Pierson Lecture 2018: Dr. Geoff Eley, “Fascism and Antifascism, 1920-2020: Slogan, Impulse, Theory, Strategy.”
Dr. Geoff Eley,
Professor of History, University of Michigan.
Thursday, May 10.
3:30-5:00 pm, Gerlinger Lounge.
Eley is the author of dozens of books and articles on the history of class and politics in modern Germany and Europe generally, a body of work that explores the histories of fascism, imperialism, socialism, democracy, citizenship, nationalism, and memory, among many other topics. His publications include the field-changing essays on modern German historiography he published with David Blackbourn in 1984, The Peculiarities of German History. In Forging Democracy: The History of the Left in Europe, 1850-1900 placed communist, socialist, and feminist movements at the center of Europe’s modern evolution toward democracy. More recently, he has turned his attention to reexaminations of fascism, violence, and consent during and after the National Socialist period. His latest book, Nazism as Fascism: Violence, Ideology, and the Ground of Consent in Germany, 1930-1945, appeared in 2013 with Routledge.
The Pierson Lecture honors Stan and Joan Pierson, two exemplary citizens of the university and the Eugene community whose dedication to history was inexhaustible. The Pierson Lecture, which they founded way back in 1993, was only one expression of that dedication. The talk is free and open to all.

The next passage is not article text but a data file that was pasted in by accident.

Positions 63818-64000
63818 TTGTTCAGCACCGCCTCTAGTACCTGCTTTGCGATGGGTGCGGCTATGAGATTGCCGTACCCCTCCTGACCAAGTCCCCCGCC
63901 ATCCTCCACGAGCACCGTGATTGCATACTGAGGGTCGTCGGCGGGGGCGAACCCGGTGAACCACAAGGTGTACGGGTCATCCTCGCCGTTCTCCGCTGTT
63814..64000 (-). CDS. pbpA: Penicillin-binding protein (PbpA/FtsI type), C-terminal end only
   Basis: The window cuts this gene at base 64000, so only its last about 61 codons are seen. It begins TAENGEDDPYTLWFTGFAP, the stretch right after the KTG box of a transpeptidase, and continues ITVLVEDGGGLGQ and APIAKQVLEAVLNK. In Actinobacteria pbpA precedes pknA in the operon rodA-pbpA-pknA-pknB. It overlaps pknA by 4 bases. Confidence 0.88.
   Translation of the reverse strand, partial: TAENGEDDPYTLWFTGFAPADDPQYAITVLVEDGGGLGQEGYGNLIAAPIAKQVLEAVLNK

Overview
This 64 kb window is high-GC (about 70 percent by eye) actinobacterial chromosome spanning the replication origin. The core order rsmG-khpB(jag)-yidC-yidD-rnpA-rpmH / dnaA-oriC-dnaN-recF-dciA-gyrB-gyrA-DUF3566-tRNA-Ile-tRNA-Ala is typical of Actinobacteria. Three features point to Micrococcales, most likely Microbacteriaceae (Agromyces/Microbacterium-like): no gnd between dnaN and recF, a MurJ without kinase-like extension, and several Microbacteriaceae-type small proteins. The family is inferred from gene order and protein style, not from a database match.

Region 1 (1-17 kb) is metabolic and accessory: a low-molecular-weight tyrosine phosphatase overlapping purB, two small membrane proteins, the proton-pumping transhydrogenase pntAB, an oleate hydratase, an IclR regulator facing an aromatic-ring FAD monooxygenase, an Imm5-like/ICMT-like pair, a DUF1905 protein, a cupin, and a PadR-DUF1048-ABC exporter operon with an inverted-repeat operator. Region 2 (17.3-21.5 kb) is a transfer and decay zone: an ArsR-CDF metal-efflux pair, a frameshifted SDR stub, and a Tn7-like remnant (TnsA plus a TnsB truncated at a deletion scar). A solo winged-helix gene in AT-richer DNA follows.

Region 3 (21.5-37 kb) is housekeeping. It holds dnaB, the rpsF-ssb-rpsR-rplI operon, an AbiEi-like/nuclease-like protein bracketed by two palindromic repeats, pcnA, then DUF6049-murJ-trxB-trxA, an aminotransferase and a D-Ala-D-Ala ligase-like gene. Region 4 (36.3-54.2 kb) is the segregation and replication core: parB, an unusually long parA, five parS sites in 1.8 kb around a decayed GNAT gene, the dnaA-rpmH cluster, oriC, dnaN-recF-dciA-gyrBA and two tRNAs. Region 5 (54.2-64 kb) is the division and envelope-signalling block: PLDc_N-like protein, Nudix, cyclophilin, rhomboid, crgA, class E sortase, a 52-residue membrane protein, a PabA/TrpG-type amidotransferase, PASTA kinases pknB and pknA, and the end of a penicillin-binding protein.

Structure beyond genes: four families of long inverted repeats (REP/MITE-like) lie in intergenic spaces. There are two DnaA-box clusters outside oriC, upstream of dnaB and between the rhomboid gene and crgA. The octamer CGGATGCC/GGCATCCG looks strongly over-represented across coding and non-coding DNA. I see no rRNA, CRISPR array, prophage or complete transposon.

“All history is contemporary history,” wrote Benedetto Croce in the late 1930s. “The true image of the past,” Walter Benjamin reflected at around the same time, is the one that “flashes up in a moment of danger.” Together, these aphorisms are my taking-off point. How might the history of fascism in the early 20th century help us with an understanding of politics today? These are two very different times, so we can’t expect treatment of the one to map directly or straightforwardly onto treatment of the other. But we can still see some similarities. My talk will make two main moves. First, I’ll historicize fascism as carefully as possible to the very specific conditions of Europe in the 1920s and 1930s. In other words, what was different and particular about that earlier 20th century context? But second, how might we abstract a concept of fascism from this history that can be portable for other places and times? What theory of fascism might we be able to take away for use elsewhere, including today? It’s this double task of “historicizing” and “abstraction” that describes the historian’s role and responsibility, and enables us to contribute most constructively to current debate.”